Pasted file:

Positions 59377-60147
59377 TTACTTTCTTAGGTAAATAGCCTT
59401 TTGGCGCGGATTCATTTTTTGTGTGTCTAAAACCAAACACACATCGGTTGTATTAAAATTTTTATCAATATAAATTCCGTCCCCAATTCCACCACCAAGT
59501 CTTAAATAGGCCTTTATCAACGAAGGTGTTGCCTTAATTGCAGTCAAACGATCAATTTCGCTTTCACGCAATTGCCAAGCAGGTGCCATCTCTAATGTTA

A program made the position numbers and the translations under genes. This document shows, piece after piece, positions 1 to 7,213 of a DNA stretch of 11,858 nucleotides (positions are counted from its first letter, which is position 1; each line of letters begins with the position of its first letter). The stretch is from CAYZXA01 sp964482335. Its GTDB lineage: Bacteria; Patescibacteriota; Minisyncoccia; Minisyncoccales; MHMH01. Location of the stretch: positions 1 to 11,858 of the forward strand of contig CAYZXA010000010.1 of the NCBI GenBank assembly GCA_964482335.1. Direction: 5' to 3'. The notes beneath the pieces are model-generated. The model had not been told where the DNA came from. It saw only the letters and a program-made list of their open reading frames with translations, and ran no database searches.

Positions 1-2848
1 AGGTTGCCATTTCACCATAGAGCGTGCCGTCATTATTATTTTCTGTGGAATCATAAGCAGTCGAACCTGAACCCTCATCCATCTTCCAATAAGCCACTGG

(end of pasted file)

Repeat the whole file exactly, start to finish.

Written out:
Positions 59377-60147
59377 TTACTTTCTTAGGTAAATAGCCTT
59401 TTGGCGCGGATTCATTTTTTGTGTGTCTAAAACCAAACACACATCGGTTGTATTAAAATTTTTATCAATATAAATTCCGTCCCCAATTCCACCACCAAGT
59501 CTTAAATAGGCCTTTATCAACGAAGGTGTTGCCTTAATTGCAGTCAAACGATCAATTTCGCTTTCACGCAATTGCCAAGCAGGTGCCATCTCTAATGTTA

A program made the position numbers and the translations under genes. This document shows, piece after piece, positions 1 to 7,213 of a DNA stretch of 11,858 nucleotides (positions are counted from its first letter, which is position 1; each line of letters begins with the position of its first letter). The stretch is from CAYZXA01 sp964482335. Its GTDB lineage: Bacteria; Patescibacteriota; Minisyncoccia; Minisyncoccales; MHMH01. Location of the stretch: positions 1 to 11,858 of the forward strand of contig CAYZXA010000010.1 of the NCBI GenBank assembly GCA_964482335.1. Direction: 5' to 3'. The notes beneath the pieces are model-generated. The model had not been told where the DNA came from. It saw only the letters and a program-made list of their open reading frames with translations, and ran no database searches.

Positions 1-2848
1 AGGTTGCCATTTCACCATAGAGCGTGCCGTCATTATTATTTTCTGTGGAATCATAAGCAGTCGAACCTGAACCCTCATCCATCTTCCAATAAGCCACTGG